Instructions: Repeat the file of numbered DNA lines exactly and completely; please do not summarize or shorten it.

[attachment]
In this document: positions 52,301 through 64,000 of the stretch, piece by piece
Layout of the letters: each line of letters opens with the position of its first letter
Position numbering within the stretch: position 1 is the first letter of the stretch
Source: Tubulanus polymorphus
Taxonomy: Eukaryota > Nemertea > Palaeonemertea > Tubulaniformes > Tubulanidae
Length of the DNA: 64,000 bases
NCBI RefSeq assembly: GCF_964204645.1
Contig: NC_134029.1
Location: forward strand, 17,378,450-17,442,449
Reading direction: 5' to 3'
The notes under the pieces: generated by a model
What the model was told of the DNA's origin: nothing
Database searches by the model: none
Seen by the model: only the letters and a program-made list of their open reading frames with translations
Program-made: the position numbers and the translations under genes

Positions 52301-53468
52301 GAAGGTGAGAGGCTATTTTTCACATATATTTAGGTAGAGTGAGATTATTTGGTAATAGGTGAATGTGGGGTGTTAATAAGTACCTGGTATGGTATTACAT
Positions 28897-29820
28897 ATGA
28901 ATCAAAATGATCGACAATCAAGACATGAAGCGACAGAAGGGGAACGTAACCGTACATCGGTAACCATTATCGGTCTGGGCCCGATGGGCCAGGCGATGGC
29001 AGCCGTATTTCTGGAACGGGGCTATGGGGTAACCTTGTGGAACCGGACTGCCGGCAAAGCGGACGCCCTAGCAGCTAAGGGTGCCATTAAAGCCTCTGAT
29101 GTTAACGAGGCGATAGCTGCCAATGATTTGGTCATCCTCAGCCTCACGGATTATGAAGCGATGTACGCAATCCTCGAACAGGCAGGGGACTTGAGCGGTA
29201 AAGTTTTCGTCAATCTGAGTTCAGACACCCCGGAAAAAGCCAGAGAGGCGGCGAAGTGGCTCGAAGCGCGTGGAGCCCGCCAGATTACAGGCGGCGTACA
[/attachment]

In this document: positions 52,301 through 64,000 of the stretch, piece by piece
Layout of the letters: each line of letters opens with the position of its first letter
Position numbering within the stretch: position 1 is the first letter of the stretch
Source: Tubulanus polymorphus
Taxonomy: Eukaryota > Nemertea > Palaeonemertea > Tubulaniformes > Tubulanidae
Length of the DNA: 64,000 bases
NCBI RefSeq assembly: GCF_964204645.1
Contig: NC_134029.1
Location: forward strand, 17,378,450-17,442,449
Reading direction: 5' to 3'
The notes under the pieces: generated by a model
What the model was told of the DNA's origin: nothing
Database searches by the model: none
Seen by the model: only the letters and a program-made list of their open reading frames with translations
Program-made: the position numbers and the translations under genes

Positions 52301-53468
52301 GAAGGTGAGAGGCTATTTTTCACATATATTTAGGTAGAGTGAGATTATTTGGTAATAGGTGAATGTGGGGTGTTAATAAGTACCTGGTATGGTATTACAT
Positions 28897-29820
28897 ATGA
28901 ATCAAAATGATCGACAATCAAGACATGAAGCGACAGAAGGGGAACGTAACCGTACATCGGTAACCATTATCGGTCTGGGCCCGATGGGCCAGGCGATGGC
29001 AGCCGTATTTCTGGAACGGGGCTATGGGGTAACCTTGTGGAACCGGACTGCCGGCAAAGCGGACGCCCTAGCAGCTAAGGGTGCCATTAAAGCCTCTGAT
29101 GTTAACGAGGCGATAGCTGCCAATGATTTGGTCATCCTCAGCCTCACGGATTATGAAGCGATGTACGCAATCCTCGAACAGGCAGGGGACTTGAGCGGTA
29201 AAGTTTTCGTCAATCTGAGTTCAGACACCCCGGAAAAAGCCAGAGAGGCGGCGAAGTGGCTCGAAGCGCGTGGAGCCCGCCAGATTACAGGCGGCGTACA